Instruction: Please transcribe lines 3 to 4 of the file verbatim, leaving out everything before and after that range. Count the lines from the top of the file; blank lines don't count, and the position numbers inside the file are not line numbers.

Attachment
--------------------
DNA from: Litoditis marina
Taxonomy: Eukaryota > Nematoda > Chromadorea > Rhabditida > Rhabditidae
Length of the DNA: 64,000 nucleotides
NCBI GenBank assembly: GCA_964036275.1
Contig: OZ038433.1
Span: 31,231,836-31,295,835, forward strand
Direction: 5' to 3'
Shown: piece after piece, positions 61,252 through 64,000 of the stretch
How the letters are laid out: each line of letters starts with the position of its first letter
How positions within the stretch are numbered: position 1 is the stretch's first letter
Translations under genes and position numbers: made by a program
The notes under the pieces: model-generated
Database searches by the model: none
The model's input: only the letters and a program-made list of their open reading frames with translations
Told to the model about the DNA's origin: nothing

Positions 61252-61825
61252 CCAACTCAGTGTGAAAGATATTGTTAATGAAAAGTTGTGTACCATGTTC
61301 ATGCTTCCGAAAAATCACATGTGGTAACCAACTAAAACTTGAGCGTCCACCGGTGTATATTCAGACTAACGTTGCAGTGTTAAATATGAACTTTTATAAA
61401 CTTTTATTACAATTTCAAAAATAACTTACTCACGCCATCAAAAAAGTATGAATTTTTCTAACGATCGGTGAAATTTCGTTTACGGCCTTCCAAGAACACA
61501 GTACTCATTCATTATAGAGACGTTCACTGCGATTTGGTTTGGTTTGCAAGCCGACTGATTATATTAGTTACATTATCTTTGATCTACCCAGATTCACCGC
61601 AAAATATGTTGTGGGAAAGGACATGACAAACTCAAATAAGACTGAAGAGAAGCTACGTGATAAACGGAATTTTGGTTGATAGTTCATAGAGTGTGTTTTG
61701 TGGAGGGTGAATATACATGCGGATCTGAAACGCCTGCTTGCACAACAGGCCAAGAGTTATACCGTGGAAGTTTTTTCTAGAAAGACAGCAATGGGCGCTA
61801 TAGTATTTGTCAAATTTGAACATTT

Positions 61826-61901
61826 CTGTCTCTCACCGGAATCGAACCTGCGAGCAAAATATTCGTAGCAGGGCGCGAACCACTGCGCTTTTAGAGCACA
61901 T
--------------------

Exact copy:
Length of the DNA: 64,000 nucleotides
NCBI GenBank assembly: GCA_964036275.1